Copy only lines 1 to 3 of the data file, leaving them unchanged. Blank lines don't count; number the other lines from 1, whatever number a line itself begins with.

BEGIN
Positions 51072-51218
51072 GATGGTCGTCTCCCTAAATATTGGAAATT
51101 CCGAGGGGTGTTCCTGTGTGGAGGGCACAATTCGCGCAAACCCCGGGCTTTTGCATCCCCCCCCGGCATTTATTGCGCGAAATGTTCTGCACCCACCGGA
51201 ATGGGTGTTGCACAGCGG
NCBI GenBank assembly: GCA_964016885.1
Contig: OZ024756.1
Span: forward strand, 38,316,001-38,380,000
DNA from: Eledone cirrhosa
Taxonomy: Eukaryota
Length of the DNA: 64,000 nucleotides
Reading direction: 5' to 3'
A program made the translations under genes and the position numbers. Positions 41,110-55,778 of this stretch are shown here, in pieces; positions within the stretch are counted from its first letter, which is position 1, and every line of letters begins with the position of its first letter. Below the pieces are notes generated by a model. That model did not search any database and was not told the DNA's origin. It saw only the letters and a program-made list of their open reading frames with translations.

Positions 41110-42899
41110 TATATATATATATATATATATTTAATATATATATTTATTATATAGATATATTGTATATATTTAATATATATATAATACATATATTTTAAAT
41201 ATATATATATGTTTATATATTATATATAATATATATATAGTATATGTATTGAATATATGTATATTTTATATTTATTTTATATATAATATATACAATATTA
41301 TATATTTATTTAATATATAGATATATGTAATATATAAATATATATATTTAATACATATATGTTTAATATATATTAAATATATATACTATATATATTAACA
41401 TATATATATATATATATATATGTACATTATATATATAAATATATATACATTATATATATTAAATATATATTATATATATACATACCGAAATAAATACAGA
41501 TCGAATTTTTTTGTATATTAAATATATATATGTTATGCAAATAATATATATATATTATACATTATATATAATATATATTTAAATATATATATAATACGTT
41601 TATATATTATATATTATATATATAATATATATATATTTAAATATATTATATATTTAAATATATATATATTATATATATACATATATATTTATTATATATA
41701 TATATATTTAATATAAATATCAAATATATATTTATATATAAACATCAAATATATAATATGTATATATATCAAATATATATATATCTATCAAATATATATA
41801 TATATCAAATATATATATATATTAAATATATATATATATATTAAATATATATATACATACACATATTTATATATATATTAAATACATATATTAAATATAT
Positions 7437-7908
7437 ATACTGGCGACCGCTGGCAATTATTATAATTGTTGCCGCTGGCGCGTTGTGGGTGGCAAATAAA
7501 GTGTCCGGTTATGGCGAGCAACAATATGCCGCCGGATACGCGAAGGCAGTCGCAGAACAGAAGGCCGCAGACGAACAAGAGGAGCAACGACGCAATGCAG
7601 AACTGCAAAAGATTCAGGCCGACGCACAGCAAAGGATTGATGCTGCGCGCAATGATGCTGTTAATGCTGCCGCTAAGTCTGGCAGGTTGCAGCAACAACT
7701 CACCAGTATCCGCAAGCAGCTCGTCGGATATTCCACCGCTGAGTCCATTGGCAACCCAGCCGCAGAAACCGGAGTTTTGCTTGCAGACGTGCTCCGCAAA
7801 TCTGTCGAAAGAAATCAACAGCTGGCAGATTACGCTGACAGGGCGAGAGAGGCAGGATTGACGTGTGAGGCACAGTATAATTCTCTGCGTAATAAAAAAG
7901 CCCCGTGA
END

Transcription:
Positions 51072-51218
51072 GATGGTCGTCTCCCTAAATATTGGAAATT
51101 CCGAGGGGTGTTCCTGTGTGGAGGGCACAATTCGCGCAAACCCCGGGCTTTTGCATCCCCCCCCGGCATTTATTGCGCGAAATGTTCTGCACCCACCGGA